Category Archives: Maritime Law

‘Operation Dry Water’ Aims to Curb BUIs

A national emphasis is planned for next weekend to get those boating under the influence — BUI for short — off the water.

Law enforcement agencies in the area with a regular maritime presence are expected to participate June 25-27, according to the Washington State Parks and Recreation Commission. They’re calling it “Operation Dry Water.”

The BUI law is basically the same as the DUI law — no driving over a .08 blood alcohol level.

Here’s some tips from the Office of the State Fire Marshal:

“With boating season in full swing, it is important to observe and practice safety afloat. We are offering these boating safety tips, hoping you will have many fun and safe boating experiences,” says State Fire Marshal Charles M. Duffy.

1. Leave Alcohol on Shore: In 2008, alcohol was either a direct or indirect contributing factor in 35 percent of all boating fatalities.

2. Take a Boating Safety Course: More than 70 percent of all reported boating fatalities in 2007 occurred on boats where the operator had not completed a boating safety course. You may even qualify for a reduced insurance rate if you complete a safety course. Contact your local Coast Guard Auxiliary, U.S. Power Squadron chapter or visit for more information on courses in your area.

3. File a Float Plan: The U.S. Coast Guard recommends that you always tell a friend or family member where you plan to go and when you will return. Make it a habit before leaving on any boat trip. The proper officials can be notified promptly if you don’t return when expected.

4. Be Weather-Wise: A calm day can quickly turn ugly on the water. Keep an eye out for changing weather conditions and stay on top of the forecast while boating. Promptly heed all weather and storm advisories.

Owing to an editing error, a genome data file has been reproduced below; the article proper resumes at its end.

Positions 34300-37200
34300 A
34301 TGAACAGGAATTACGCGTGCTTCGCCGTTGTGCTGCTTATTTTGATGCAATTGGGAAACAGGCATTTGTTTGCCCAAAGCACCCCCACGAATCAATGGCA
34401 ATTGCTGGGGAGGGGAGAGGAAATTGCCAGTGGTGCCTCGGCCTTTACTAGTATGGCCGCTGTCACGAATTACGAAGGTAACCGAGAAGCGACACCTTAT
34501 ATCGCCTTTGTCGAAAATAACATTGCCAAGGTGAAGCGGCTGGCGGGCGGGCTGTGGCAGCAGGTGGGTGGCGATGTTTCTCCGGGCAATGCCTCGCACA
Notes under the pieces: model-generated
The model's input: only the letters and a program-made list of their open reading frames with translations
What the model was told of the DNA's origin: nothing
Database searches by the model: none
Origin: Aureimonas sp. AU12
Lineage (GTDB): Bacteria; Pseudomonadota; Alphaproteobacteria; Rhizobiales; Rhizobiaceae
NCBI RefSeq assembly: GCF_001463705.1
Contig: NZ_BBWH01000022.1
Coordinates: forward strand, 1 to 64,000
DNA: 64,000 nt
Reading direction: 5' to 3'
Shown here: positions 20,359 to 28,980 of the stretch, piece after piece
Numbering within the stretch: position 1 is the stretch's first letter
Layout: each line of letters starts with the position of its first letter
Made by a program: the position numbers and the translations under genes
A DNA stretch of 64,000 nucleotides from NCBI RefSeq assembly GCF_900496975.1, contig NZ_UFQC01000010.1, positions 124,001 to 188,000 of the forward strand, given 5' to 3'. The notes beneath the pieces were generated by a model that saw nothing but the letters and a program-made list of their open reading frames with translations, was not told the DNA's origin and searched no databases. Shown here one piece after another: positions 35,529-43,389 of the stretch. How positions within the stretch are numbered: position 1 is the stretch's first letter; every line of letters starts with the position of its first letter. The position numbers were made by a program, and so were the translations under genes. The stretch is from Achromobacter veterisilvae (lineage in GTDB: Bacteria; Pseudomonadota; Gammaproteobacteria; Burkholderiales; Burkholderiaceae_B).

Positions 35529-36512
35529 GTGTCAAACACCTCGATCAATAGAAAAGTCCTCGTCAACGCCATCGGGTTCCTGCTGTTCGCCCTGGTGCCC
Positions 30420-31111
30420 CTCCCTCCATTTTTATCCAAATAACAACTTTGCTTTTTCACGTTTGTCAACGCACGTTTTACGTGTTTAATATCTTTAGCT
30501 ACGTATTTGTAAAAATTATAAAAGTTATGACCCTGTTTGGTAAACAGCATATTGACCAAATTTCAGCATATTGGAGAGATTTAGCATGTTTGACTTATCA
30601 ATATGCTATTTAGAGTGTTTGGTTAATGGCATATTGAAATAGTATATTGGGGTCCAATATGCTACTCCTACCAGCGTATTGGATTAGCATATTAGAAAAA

5. Use and Maintain the Right Safety Equipment:

a. Life Jackets and Personal Flotation Devices – State law requires each person on board to have a properly-fitting U.S. Coast Guard approved serviceable life jacket. Also, boats longer than 16 feet must have a throwable Personal Flotation Device.

b. Fire Extinguishers – If your boat has any enclosed compartments or a false floor, you must carry a Coast Guard approved fire extinguisher. Make sure it is charged and accessible.

c. Boat Lights – Always test your boat lights before the boat leaves the dock and carry extra batteries.

d. Emergency Supplies – Keep on board in a floating pouch: maps, flares, and a first aid kit.

e. Anchor – Make sure you have one and can properly use it. Improper anchoring may cause fatal accidents.

6. Designate an Assistant Skipper: Make sure more than one person on board is familiar with all aspects of your boat’s handling, operations, and other boating safety tips. If the primary navigator is injured or incapacitated in any way, it’s important to make sure someone else can follow the proper boating safety rules to get everyone back to shore.

Sailboat-Car Trade Sinks (and Not Advised in this Economy)

boatA little more than a week ago, a North Kitsap man agreed to trade his car for a sailboat. The Silverdale man offering the boat said he needed to go get the boat’s title, and asked if he could borrow the car while he did.

The Silverdale man never returned with the car — nor sailboat as compensation for that matter, according to the Kitsap County Sheriff’s Office.

A New York Times article this week suggests the NK man may be better off without the sailboat. They are expensive to moor and maintain, hard to get rid of, and abandoned boats are turning up everywhere during this economic downturn. The article even mentions the Seattle man who purposefully sank his boat in an effort to get insurance money for it — because he couldn’t sell it.

But the NK man was certainly owed his boat, or at least to get his car back. Sheriff’s deputies found the Silverdale man, arrested him, and returned the car, their reports of the incident said.

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Threats to a Ferry — What’s the Penalty?

State — and perhaps federal — authorities will be investigating who called 911 anonymously to report a threat to bomb a Washington State ferry today.

That doesn’t mean the person would be facing any criminal charges. In fact, State Trooper Krista Hedstrom notes, authorities are glad the call was made in the name of safety.

“We definitely would like to talk to that person,” she said of the 911 caller.

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